The Anatomy of a Template Tag in WordPress
Template tags can be useful when making theme decision on your blog. Before starting to play around with template tags in your WordPress templates, it’s important to understand what makes up a template tag, and why.
WordPress is based in PHP (a scripting language for creating web pages) and uses PHP commands to pull information from the MySQL database. Every tag begins with the function to start PHP and ends with the function to stop PHP. In the middle of those two commands lives the request to the database that tells WordPress to grab the data and display it.
A typical template tag looks like this:
<?php get_info(); ?>
This entire example tells WordPress to do three things:
Start PHP (<?php).
Use PHP to get information from the MySQL database and deliver it to your blog (get_info();).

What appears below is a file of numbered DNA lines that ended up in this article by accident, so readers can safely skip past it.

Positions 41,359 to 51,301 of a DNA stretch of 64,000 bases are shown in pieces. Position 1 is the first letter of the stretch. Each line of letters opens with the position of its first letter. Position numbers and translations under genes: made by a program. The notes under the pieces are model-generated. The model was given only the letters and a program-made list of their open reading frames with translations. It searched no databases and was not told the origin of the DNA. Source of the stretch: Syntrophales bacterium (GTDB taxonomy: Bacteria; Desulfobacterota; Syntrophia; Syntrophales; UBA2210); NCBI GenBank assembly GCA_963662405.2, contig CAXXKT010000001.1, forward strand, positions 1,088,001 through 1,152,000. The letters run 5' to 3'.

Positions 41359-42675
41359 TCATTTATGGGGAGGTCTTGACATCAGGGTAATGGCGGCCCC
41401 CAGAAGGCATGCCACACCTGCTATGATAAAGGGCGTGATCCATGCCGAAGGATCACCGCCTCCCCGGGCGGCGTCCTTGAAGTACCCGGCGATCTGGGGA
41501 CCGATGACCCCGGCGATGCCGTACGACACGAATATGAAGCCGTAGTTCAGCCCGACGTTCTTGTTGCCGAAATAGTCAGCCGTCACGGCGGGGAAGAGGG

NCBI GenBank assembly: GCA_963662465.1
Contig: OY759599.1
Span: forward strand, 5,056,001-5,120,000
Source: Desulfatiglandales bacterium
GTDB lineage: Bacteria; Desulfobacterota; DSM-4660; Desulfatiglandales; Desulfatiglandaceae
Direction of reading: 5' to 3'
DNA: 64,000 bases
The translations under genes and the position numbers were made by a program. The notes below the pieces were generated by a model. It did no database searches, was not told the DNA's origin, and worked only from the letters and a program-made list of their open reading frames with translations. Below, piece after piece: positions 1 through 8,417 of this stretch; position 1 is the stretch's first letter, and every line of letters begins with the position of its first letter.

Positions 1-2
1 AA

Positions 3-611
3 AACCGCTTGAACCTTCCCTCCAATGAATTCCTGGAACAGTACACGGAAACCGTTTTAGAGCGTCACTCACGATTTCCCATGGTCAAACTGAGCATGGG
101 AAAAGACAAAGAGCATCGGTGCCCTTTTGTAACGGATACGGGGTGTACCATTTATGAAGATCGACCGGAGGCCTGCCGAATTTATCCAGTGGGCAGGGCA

Stop PHP (?>).
In this case, get_info is the actual tag function, which grabs information from the database to deliver it to your blog. What information is retrieved depends on what tag function appears between the two PHP commands. As you may notice, a lot of starting and stopping of PHP happens throughout the WordPress templates. The process seems as though it would be resource intensive, if not exhaustive — but it really isn’t.
For every PHP command you start, you need a stop command. Every time a command begins with <?php, somewhere later in the code is the closing ?> command. PHP commands that aren’t structured properly cause really ugly errors on your site, and they’ve been known to send programmers, developers, and hosting providers into loud screaming fits.